Cost recovery for electric sector cybersecurity investments and development of resilience metrics to gauge the industry's progress are two of several recommendations unveiled by Vermont Law School researchers.
The researchers briefed the Critical Infrastructure Committee of the National Association of Regulatory Utility Commissioners (NARUC) on the findings of a six-month study of electric grid security.
The study, conducted for Protect Our Power by the law school's Institute for Energy and the Environment (IEE), recommends that state utility commissions exercise their authority to increase the flow of confidential information regarding vulnerabilities and best practices.
It also identifies the diversity of regulatory approaches to cybersecurity regulation by utility commissions across the country as a concern that warrants attention and improvement.
"Addressing anticipatory threats such as cyberattacks is a challenge that we are not fully meeting," said Mark James, assistant professor of energy law and a senior research fellow, who led the institute's research team.
"As interconnections between and within distribution systems increase, the vulnerability of the electric grid also increases. Continuous communication between utilities and their regulatory commissions is the first step to improving the depth, quality and consistency of efforts to address cybersecurity vulnerabilities."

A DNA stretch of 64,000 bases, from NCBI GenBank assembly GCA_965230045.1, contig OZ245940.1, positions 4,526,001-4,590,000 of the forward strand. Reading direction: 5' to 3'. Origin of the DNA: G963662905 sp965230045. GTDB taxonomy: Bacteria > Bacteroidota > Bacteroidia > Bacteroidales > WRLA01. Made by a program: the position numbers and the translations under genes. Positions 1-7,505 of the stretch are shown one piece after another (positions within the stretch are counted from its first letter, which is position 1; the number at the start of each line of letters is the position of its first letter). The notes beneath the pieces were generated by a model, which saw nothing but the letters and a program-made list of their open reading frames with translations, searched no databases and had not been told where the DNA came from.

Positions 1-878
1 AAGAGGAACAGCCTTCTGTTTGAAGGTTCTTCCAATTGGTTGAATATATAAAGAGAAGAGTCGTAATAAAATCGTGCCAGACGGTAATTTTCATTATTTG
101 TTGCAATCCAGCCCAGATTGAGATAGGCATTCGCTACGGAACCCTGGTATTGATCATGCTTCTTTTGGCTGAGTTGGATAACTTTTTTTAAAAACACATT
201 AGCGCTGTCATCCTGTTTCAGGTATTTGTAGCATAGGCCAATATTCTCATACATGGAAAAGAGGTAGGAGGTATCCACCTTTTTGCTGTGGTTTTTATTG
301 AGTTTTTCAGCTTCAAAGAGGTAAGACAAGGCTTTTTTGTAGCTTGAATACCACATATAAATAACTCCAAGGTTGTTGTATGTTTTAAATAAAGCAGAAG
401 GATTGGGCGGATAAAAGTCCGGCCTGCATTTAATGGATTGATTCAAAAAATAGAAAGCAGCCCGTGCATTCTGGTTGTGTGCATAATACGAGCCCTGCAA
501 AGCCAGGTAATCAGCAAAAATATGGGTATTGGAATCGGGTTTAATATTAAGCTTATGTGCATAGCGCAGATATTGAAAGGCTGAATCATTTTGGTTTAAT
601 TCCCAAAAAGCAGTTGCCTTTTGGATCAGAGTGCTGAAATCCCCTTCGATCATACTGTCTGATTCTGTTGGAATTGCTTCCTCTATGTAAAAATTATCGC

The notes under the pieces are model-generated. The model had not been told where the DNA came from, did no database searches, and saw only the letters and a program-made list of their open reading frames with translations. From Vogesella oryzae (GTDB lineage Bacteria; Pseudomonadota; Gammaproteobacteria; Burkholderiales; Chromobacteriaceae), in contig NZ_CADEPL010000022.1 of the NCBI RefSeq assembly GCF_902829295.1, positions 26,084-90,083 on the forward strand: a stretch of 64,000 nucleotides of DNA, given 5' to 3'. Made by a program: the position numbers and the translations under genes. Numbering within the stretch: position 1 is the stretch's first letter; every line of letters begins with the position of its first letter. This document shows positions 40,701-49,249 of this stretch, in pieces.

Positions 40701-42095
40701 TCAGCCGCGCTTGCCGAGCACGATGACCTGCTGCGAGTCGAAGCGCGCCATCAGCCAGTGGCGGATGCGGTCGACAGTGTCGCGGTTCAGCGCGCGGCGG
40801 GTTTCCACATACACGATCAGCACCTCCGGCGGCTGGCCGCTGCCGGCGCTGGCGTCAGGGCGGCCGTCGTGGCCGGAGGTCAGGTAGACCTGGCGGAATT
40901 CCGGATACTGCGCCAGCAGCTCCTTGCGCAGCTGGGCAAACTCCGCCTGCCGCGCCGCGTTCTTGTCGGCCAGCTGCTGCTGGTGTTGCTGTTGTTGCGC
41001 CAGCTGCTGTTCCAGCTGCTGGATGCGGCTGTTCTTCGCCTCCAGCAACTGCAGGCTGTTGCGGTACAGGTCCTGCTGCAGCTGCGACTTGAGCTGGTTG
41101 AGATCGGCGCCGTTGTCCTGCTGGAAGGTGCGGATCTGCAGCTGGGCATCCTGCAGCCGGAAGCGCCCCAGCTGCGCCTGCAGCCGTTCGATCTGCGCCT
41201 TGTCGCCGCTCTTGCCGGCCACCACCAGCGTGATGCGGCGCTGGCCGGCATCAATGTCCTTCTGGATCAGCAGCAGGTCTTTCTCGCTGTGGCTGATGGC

Richard Mroz, former president of the New Jersey Board of Public Utilities and the former chairman of NARUC's Critical Infrastructure Committee, said the study offers valuable insights into a complex problem that is rife with confusion and cost challenges.
"As a former state regulator, I know how difficult it can be to balance the needs for new investments to protect critical infrastructure against the potential cost to ratepayers," said Mroz, who serves as Protect Our Power's senior advisor for state and government relations.
"That challenge is made even more difficult because protecting against cyberattacks is a new necessity, and the utility industry and regulators don't necessarily have the legal tools required to evaluate and support such investments."
Mroz said he believes this new research will help regulators evaluate whether they need new or additional polices to support investments to protect against an ever-growing variety of cyberattacks on the electric grid.
The IEE team conducted its research by: reviewing utility commission dockets and orders; analysing state statutes and regulations; evaluating cybersecurity policies; and, interviewing representatives of investor-owned utilities, national trade organisations, public utility commissions, information security officers and others.
The study follows the recent Worldwide Threat Assessment of the U.S. Intelligence Community, in which National Director of Intelligence Dan Coats warned that "Russia has the ability to execute cyberattacks in the United States that generate localised, temporary disruptive effects on critical infrastructure—such as disrupting an electrical distribution network for at least a few hours—similar to those demonstrated in Ukraine in 2015 and 2016. Moscow is mapping our critical infrastructure with the long-term goal of being able to cause substantial damage."
Today's briefing to NARUC on the study's key findings occurred on the opening day of the NARUC Winter Policy Summit. The study will be finalised over the next several weeks and is expected to be released officially in early March, James said.